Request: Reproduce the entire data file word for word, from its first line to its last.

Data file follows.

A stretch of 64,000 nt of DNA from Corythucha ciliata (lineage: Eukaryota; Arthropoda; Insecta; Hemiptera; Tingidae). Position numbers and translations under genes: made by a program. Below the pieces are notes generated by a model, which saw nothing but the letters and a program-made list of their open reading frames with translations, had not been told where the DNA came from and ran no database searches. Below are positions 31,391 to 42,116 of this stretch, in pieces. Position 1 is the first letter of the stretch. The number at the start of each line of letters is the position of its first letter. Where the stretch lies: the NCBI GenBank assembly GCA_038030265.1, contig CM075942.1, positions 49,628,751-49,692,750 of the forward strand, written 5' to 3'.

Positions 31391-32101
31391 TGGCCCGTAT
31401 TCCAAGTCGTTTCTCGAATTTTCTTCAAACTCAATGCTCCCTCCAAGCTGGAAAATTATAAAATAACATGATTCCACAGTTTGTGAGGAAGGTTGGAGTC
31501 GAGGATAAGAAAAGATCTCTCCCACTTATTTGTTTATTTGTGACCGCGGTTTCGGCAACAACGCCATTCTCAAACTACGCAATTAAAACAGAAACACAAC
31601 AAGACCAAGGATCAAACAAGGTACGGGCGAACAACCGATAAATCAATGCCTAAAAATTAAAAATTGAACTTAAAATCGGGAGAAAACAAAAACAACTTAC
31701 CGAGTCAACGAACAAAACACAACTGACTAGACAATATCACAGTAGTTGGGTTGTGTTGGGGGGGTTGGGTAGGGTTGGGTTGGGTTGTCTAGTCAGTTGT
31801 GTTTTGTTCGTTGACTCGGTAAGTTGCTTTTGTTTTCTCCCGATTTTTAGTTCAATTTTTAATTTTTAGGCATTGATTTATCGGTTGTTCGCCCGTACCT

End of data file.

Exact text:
A stretch of 64,000 nt of DNA from Corythucha ciliata (lineage: Eukaryota; Arthropoda; Insecta; Hemiptera; Tingidae). Position numbers and translations under genes: made by a program. Below the pieces are notes generated by a model, which saw nothing but the letters and a program-made list of their open reading frames with translations, had not been told where the DNA came from and ran no database searches. Below are positions 31,391 to 42,116 of this stretch, in pieces. Position 1 is the first letter of the stretch. The number at the start of each line of letters is the position of its first letter. Where the stretch lies: the NCBI GenBank assembly GCA_038030265.1, contig CM075942.1, positions 49,628,751-49,692,750 of the forward strand, written 5' to 3'.

Positions 31391-32101
31391 TGGCCCGTAT
31401 TCCAAGTCGTTTCTCGAATTTTCTTCAAACTCAATGCTCCCTCCAAGCTGGAAAATTATAAAATAACATGATTCCACAGTTTGTGAGGAAGGTTGGAGTC
31501 GAGGATAAGAAAAGATCTCTCCCACTTATTTGTTTATTTGTGACCGCGGTTTCGGCAACAACGCCATTCTCAAACTACGCAATTAAAACAGAAACACAAC
31601 AAGACCAAGGATCAAACAAGGTACGGGCGAACAACCGATAAATCAATGCCTAAAAATTAAAAATTGAACTTAAAATCGGGAGAAAACAAAAACAACTTAC
31701 CGAGTCAACGAACAAAACACAACTGACTAGACAATATCACAGTAGTTGGGTTGTGTTGGGGGGGTTGGGTAGGGTTGGGTTGGGTTGTCTAGTCAGTTGT
31801 GTTTTGTTCGTTGACTCGGTAAGTTGCTTTTGTTTTCTCCCGATTTTTAGTTCAATTTTTAATTTTTAGGCATTGATTTATCGGTTGTTCGCCCGTACCT